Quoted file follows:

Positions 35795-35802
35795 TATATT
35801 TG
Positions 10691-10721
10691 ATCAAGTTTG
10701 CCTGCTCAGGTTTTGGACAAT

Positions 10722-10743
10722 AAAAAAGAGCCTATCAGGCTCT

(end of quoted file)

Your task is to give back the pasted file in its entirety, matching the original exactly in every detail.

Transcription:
Positions 35795-35802
35795 TATATT
35801 TG
Positions 10691-10721
10691 ATCAAGTTTG
10701 CCTGCTCAGGTTTTGGACAAT

Positions 10722-10743
10722 AAAAAAGAGCCTATCAGGCTCT